An author I love, Barbara Ehrenreich, was on The Daily Show last week, talking about her new book, Bright-Sided: How the Relentless Promotion of Positive Thinking Has Undermined America. I haven't had a chance to read the book yet, but based on the interview and a few preview articles Ehrenreich put out while writing it, I think the narrative goes something like this:
Ehrenreich got breast cancer, and went to some online support/info groups. From those groups, especially, she received messages that encouraged her to "think positive" about the disease. Some, it seems, also suggested that she was somehow responsible for the cancer, maybe because of actions or--and here's where she's pretty upset--because of her thoughts. There are lots of people out there, Ehrenreich says, who believe you can control the world with their thinking. They even think they can draw wealth to themselves.
Maybe even...sewing machines.
It was an odd experience watching her talk about all of this. On the one hand, I think, yeah, no shit. In some ways, the popularization of the New Thought movement in the form of books like The Secret or The Law of Attraction have had some problematic effects. They can strip the spiritual, the divinity, from New Thought tenets and become overly focused on material gathering and consumption.
On the other hand, every spiritual movement has folks who stay on the surface of things. Every movement has folks who say things that might bother someone who has just been diagnosed with breast cancer and shouldn't have to deal with anything remotely Pollyanna-ish or facile or condescending, and who can blame that person, because really, who the fuck needs it? Every spiritual movement has folks who might even blame someone--or that person's sin, or diet, or geographical location, or emotions--for a disease they get. All of this might feel pretty annoying. Grating. Symptomatic of some hideous cultural malaise.
The problem is, I don't really recognize my faith in Ehrenreich's description of "positive thinking." It seems to me she's cherry picking, though I'm aware the same could be said of me, since I haven't read the book.
My faith, a New Thought faith, has the divine at the center. Yes, many of us refer to it as the "universe," simply because we have weird associations with the word "God" (and, in my case, even with the word "church"). But the divine spirit is still at the center of it, no question. Because we emerge from divine spirit, are one with it, many of us do believe that the way we move through the world is determined by our thoughts, creative manifestations of the divine. I don't think I can bring breast cancer upon myself, but I do believe that if I get it or any other disease, I do have some choice about how I react to it. For me, this realization (that I'm not a victim of circumstance but have agency) was hugely revelatory and liberating. And I owe that to New Thought.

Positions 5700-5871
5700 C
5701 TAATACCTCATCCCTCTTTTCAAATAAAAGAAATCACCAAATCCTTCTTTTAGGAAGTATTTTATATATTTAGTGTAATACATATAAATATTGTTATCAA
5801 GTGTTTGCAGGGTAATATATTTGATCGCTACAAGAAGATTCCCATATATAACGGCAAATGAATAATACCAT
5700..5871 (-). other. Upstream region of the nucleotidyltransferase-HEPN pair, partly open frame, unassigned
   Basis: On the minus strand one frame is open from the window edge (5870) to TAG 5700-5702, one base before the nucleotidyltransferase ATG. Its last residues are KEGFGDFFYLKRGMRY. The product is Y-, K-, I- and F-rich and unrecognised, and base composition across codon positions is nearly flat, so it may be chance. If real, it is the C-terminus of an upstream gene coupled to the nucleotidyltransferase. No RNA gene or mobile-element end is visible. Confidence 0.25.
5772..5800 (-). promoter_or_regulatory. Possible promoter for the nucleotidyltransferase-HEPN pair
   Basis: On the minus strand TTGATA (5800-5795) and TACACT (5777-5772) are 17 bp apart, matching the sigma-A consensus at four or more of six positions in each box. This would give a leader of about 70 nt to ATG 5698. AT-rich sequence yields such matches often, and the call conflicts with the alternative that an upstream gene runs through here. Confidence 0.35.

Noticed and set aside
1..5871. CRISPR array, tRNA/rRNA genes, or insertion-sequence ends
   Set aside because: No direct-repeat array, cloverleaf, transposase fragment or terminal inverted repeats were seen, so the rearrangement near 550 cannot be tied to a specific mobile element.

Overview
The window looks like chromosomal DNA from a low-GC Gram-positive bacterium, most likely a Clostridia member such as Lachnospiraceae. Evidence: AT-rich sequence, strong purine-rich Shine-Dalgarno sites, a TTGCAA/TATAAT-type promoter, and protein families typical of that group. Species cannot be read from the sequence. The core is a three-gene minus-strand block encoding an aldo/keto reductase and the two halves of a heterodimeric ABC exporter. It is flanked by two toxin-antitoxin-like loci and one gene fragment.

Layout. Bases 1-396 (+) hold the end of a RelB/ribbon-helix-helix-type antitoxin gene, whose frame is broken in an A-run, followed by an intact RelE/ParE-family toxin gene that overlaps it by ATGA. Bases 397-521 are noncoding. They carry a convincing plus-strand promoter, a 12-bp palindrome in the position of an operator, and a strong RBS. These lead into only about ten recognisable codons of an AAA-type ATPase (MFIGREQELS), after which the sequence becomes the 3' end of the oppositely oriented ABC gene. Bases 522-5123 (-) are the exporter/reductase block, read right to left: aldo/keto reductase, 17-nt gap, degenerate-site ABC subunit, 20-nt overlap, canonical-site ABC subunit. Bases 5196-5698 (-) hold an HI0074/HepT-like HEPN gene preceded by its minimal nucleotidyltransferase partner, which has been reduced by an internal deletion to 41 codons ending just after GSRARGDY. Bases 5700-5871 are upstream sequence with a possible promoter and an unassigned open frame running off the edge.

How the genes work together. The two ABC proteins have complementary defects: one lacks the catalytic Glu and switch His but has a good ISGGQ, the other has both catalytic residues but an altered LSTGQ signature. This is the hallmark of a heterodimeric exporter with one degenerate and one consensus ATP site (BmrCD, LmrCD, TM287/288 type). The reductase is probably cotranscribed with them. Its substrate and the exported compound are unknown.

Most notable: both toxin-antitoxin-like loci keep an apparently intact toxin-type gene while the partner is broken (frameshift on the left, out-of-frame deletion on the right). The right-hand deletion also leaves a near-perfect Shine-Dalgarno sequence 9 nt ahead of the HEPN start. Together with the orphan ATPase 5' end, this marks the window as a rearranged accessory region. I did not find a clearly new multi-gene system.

I know there are quacks out there. I know you can pull quotes that make me and my spirit-traveling peeps looks like nutjobs. And some of us are. But I'm very clear on the fact that the spiritual world I move in is not all about happy-happy and smiley-faces. It's deeply human, flawed, and tragic; it's also beautiful, and full of grace and freedom and choice, regardless.
Ehrenreich says, at one point in the interview, that she came out of breast cancer "much nastier" than she went in. I love this about her--her feistiness, her rawness, her relentless desire to call things as she sees them. I don't expect her to come out of breast cancer any differently than she wants to. But I do think it's possible she's choosing that nastiness, and that others may choose other responses.
Happiness and positive thinking undermining America? Jeez, I doubt it. If you have twenty minutes, and want to spend them on a raw, wicked, gorgeous, funny story, please, please go here. Because there's the America I identify with, and love, and the role that seeking out happiness and choosing peace can play in saving our asses every minute of our lives.